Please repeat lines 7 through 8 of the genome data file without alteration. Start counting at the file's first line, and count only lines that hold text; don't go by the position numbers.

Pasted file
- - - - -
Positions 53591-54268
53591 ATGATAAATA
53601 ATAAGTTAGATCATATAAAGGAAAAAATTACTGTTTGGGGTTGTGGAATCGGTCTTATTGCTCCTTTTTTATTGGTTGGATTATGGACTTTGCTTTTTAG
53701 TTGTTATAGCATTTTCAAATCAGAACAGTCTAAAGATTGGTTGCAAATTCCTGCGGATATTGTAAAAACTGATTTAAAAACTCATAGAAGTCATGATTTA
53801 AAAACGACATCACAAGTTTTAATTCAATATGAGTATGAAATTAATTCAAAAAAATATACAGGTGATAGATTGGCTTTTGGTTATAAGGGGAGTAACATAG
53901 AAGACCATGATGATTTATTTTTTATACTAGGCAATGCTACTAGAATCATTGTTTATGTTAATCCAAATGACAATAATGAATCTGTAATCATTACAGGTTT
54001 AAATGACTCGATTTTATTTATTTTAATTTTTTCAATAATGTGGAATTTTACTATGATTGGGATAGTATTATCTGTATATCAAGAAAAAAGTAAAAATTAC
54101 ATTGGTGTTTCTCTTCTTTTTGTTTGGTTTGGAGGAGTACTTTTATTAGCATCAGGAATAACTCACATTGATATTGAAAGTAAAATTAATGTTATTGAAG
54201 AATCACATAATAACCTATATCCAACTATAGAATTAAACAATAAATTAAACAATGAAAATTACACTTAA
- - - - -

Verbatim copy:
54001 AAATGACTCGATTTTATTTATTTTAATTTTTTCAATAATGTGGAATTTTACTATGATTGGGATAGTATTATCTGTATATCAAGAAAAAAGTAAAAATTAC
54101 ATTGGTGTTTCTCTTCTTTTTGTTTGGTTTGGAGGAGTACTTTTATTAGCATCAGGAATAACTCACATTGATATTGAAAGTAAAATTAATGTTATTGAAG